An issue for many European works councils


It can be clearly seen from this example how complex the legal impact of restructuring can be. Often the potential consequences of undersigning an article can not be precisely predicted and after such restructuring the people involved both on employer and employee sides are no longer the same. Nevertheless the old agreements are applicable.

Forthcoming event


The Microsoft/Nokia example will be on the agenda of a EWC seminar to be held from 4 to 7 May 2015 in Helsinki. The program is currently under preparation.


Plans for a mega-merger in the building materials industry

In April 2014, the world’s two largest building materials manufacturers, Holcim (Switzerland) and Lafarge (France) announced their intention to merge. The new company LafargeHolcim is to have its headquarters in Switzerland and with its 140,000 employees world-wide will make a 30 billion € annual turnover. Both companies have a EWC with extensive activities and with independent social policies, e.g. in health and safety (see report in EWC News 3/2011). In Lafarge it was established in 1994 under French jurisdiction and Holcim has a Euro-Forum in place since 1996 under Belgian legislation.

The French-tailored Lafarge EWC is particularly active and already reached an agreement with central management on 22 May 2014 on the Information and Consultation procedure during the different stages of the merger: a so-called "method agreement", which is frequently implemented in France also by local works councils. The official consultation procedure began on 19 June 2014 in an extraordinary meeting of the EWC. An external consultancy firm commissioned by the EWC is already examining the possible consequences on jobs per country and per business unit. The EWC opinion is however only expected in one year. On 22 July 2014 the select committees of both councils met in Brussels to discuss the current situation. Management’s lack of communication on possible job losses came under criticism.

Automotive suppliers merge
ZF Friedrichshafen announced on 15 September 2014 its acquisition of the US-company TRW Automotive, which is to be completed in the first half of 2015. ZF Friedrichshafen is the third largest German automobile supplier and its 72,000 employees are located in 26 countries. ZF will expand to double its size through the merger. First of all, TRW is to be integrated as an independent division within ZF. There is no fear of job losses. The ZF works councils would like to condition their approval of the merger on solid financial plans, but can however see an undeniable industrial logic behind it. Three TRW plants are being sold to the US group, Federal Mogul and will not be transferred to ZF.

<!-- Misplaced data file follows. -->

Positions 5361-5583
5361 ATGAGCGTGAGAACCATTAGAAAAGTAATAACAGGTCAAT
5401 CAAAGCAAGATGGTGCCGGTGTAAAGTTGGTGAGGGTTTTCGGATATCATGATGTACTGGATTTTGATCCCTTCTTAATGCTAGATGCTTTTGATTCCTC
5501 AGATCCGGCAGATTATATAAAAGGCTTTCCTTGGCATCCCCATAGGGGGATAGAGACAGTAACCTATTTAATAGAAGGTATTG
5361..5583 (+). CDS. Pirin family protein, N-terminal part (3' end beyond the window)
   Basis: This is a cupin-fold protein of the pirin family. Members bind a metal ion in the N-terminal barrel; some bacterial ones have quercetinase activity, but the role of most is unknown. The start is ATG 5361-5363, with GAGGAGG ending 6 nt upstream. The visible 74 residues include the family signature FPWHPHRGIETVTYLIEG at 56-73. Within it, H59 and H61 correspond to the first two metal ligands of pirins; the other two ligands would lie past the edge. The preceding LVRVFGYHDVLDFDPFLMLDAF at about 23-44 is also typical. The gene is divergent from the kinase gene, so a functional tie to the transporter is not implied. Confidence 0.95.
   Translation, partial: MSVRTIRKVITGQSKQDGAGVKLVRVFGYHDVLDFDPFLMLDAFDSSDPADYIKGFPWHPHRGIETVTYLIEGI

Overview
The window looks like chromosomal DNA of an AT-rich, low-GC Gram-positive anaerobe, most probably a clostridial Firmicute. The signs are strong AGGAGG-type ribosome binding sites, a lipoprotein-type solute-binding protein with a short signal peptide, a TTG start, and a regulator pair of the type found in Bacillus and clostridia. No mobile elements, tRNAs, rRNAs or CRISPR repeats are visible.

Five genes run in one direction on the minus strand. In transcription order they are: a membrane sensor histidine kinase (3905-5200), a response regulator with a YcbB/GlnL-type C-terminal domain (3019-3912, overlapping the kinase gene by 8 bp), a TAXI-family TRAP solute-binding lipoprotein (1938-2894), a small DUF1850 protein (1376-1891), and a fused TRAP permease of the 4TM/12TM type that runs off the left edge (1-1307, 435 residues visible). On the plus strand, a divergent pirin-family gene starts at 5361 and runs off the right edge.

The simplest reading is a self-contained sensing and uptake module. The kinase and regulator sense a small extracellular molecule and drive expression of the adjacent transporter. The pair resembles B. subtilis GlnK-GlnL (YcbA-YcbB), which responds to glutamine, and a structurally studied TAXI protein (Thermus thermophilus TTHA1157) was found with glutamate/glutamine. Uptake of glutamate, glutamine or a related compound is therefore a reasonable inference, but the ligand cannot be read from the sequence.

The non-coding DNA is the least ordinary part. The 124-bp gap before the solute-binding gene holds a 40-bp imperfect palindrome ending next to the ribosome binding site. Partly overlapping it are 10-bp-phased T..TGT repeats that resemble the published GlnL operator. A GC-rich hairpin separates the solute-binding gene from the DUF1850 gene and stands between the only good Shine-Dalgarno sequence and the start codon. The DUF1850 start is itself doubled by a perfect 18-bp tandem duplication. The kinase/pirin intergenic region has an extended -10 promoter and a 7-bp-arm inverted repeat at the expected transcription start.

Both companies have a European works council: the automobile supplier at Lake Constance since 2000 under German jurisdiction and the US automobile supplier since 1997 under British legislation. For TRW Automotive the main European employment focus is also in Germany and the EWC chairman comes from the Koblenz plant. If no special arrangement is concluded with central management then the TRW EWC will be dissolved in spring 2015. This can only be avoided by resorting to article 13 of the new EWC Directive. In this case both councils would continue to exist for up to an additional three years, until a completely new EWC agreement is prepared by a Special Negotiating Body (SNB). As a consequence of the merger ZF will transfer its 50%-stake in the joint venture ZF Lenksysteme to the Bosch group. The ZF Lenksysteme EWC established in December 2013 (see report in EWC News 1/2014) will therefore be dissolved and in the future its workforce represented by the Bosch EWC.

  5. Updated EWC agreements
Swiss pump manufacturer rejects new EU-standards